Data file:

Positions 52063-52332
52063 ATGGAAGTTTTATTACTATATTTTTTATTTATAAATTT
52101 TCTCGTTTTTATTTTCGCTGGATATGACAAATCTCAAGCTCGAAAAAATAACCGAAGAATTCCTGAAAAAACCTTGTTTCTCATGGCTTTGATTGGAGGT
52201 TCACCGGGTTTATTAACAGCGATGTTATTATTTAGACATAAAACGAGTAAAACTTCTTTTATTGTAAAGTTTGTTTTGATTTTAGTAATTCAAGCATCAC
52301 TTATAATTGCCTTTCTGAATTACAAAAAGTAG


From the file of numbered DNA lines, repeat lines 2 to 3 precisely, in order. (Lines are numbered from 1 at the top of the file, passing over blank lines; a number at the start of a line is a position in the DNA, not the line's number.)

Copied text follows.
52063 ATGGAAGTTTTATTACTATATTTTTTATTTATAAATTT
52101 TCTCGTTTTTATTTTCGCTGGATATGACAAATCTCAAGCTCGAAAAAATAACCGAAGAATTCCTGAAAAAACCTTGTTTCTCATGGCTTTGATTGGAGGT